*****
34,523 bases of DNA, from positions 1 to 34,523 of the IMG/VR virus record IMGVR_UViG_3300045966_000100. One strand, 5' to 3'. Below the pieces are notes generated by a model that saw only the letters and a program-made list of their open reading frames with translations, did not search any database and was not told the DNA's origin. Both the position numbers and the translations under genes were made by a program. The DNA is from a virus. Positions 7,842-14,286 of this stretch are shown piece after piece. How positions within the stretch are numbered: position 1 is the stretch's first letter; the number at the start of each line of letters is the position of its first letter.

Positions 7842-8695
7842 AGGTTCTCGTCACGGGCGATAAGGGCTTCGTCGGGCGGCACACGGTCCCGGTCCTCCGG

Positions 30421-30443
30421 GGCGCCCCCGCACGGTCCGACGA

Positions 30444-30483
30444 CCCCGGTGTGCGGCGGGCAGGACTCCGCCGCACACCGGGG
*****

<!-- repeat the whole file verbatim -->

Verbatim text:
34,523 bases of DNA, from positions 1 to 34,523 of the IMG/VR virus record IMGVR_UViG_3300045966_000100. One strand, 5' to 3'. Below the pieces are notes generated by a model that saw only the letters and a program-made list of their open reading frames with translations, did not search any database and was not told the DNA's origin. Both the position numbers and the translations under genes were made by a program. The DNA is from a virus. Positions 7,842-14,286 of this stretch are shown piece after piece. How positions within the stretch are numbered: position 1 is the stretch's first letter; the number at the start of each line of letters is the position of its first letter.

Positions 7842-8695
7842 AGGTTCTCGTCACGGGCGATAAGGGCTTCGTCGGGCGGCACACGGTCCCGGTCCTCCGG

Positions 30421-30443
30421 GGCGCCCCCGCACGGTCCGACGA

Positions 30444-30483
30444 CCCCGGTGTGCGGCGGGCAGGACTCCGCCGCACACCGGGG